15. Adjust the zjog to 0 if the head is going all the way up between cuts. If a zjog of 0 leads to scratches on the traces, set it to something small (maybe 0.05). Otherwise leave it at the default (usually 2).
  16. If a board has a lot of burr, it’s often due to vibration. Clean the bed and machine, re-align and hand-tighten screws of bed, renew sacrificial layer, check that the set screws aren’t stripped and hand-tighten them. Sometimes even the spindle has to be replaced.
  17. When using the Roland Modela SRM-20 precision mill in the machine shop, the z0 must be set to a value greater than the cut depth, otherwise the mill will continuously jog all the way up to zhome and down again. So “zero” the end mill when the toolhead is at e.g. z0=3mm. Also, every time after sending a command, before opening the lid, wait for a few seconds so the machine doesn’t go into the blocked flashing mode. Also ensure # chmod 777 /dev/usb/lp0.
  18. Clean first with a vacuum cleaner. While still mounted, deburr with the edge of a tool such as a metal ruler and steel wool. After taking it out, clean it with soap and water. Finally, clean the traces with rubbing alcohol before soldering.

SMD Soldering

Thru-hole parts are mostly obsolete in mass production, hence we prefer to prototype with SMDs to avoid that time consuming translation. Once you master the SMD solder technique (drag soldering, surface tension), prototyping becomes quite quick. This YouTube video demonstrates impressively how precise soldering is all about getting the technique, temperature, and chemicals right. Note that the fumes are a nuisance if not inhaled all day but not a hazard.

  1. Stuffing order: from the inside of the board to the outside, and from the bottom (shorter components) to the top (taller ones)
  2. Chips have a dot on pin #1 and on the board the pad has a bump. For diodes, current flows in alphabetical order, Anode → Cathode. The tiny bar mark on the component package indicates the barrier of the electronic symbol (i.e. on the Cathode side).
  3. Soldering iron needs to be shiny. Clean it with brass wool or sponge. When heating it up, put solder on it. From this YouTube video I gathered that a good temperature is 610℉ (~320℃); Will Langford suggests 750℉ (~400℃).
  4. Tinn the pad i.e. put a small bump of solder on it
  5. Bring in component with tweezers and reheat to "glue" it in place
  6. Solder opposite joint by heating pad and component simultaneously with iron tip, then probe with solder until it nicely flows and remove iron after ca. 1 sec. (longer burns all the flux and the joint will be matt)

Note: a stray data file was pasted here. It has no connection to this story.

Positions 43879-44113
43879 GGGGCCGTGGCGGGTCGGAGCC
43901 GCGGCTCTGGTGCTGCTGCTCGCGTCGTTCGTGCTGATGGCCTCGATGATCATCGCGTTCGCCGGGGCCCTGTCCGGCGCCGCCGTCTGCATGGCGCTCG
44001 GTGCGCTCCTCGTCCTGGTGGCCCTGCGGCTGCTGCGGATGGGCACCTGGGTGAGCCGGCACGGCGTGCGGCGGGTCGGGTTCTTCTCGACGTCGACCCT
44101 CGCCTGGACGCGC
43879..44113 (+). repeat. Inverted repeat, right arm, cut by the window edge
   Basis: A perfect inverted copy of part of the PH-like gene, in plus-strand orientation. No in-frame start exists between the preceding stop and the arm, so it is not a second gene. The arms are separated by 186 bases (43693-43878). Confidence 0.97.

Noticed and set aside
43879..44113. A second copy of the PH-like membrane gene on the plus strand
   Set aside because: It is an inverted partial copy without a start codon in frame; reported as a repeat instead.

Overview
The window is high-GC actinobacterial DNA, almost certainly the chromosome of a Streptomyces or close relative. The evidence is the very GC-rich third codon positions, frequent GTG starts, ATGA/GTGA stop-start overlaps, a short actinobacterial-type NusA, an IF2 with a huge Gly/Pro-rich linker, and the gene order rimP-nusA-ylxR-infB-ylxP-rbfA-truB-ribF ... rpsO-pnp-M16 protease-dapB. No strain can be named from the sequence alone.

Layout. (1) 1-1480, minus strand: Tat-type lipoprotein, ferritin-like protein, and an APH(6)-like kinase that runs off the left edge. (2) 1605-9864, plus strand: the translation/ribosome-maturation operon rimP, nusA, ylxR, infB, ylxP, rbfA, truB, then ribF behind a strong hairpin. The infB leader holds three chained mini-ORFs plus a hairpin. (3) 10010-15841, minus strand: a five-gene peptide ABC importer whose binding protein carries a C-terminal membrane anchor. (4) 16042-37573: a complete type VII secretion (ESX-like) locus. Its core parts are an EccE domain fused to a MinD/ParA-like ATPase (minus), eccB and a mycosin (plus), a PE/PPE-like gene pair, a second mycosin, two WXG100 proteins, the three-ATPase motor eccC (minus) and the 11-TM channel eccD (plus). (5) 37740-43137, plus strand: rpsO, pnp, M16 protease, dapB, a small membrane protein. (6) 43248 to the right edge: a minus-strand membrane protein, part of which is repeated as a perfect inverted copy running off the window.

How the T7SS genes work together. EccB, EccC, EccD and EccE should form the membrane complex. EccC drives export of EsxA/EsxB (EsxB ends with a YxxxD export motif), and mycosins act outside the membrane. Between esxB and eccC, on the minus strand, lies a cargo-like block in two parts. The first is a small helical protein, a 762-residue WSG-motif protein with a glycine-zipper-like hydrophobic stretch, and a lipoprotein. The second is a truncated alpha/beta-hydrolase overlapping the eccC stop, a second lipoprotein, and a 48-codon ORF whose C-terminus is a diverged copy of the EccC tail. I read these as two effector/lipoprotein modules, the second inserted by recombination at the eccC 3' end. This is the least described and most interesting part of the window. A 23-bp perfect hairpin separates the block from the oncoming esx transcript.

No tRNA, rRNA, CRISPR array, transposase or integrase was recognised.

7. To solder very close pins like the mini USB port, oversolder and then use braid to remove the solder bridges.
  8. When desoldering using braid, counterintuitively you need to put solder onto the braid first to transfer heat. When using a heat gun, hold part you don't want with tweezers and let the board fall.
  9. Finally, clean the board with rubbing alcohol.


We use the Atmel AVRISP (blue box) to program our board. Once our board is programmed, we can desolder the two bridges SJ1 and SJ2 (0-Ohm resistors) and itʼs basically a replacement for that programmer. I also made an IDC ISP cable, ensuring to connect header pin 1 to pin 1.

  1. Connect USB and power
  2. $ make clean
  3. $ make hex
  4. % make fuse (check programmer in Makefile, may need to repeat)
  5. % make program (rc=-1 error is OK, as long as it detects USB device)

More information on how to program embedded chips and setup the development environment on macOS (FTDI driver, CrossPack for AVR Development, etc.) can be found on the week 8 Embedded Programming page.


An interesting aspect of milling PCBs is that the outline doesn't need to be rectangular.

I’d like to explore how to make flexible circuits using the vinyl cutter and thin copper sheets (CBA Tutorial, Do’s and Don’t of Vinyl Cutting a Circuit). The circuit is more fragile and the traces width need to be increased but it can mounted on almost anything and looks beautiful. Nadya Peek wrote an instructables.com tutorial on it and there’s a beautiful kokobant.at tutorial on fabric PCBs. Another cool thing is conductive silver ink from a ballpoint pen, e.g. Circuit Scribe by Electroninks (I purchased the Circuit Scribe Lite Kit).

Eric VanWyk has experience with laser “cutting” PCBs and there’s a FabAcademy.org tutorial.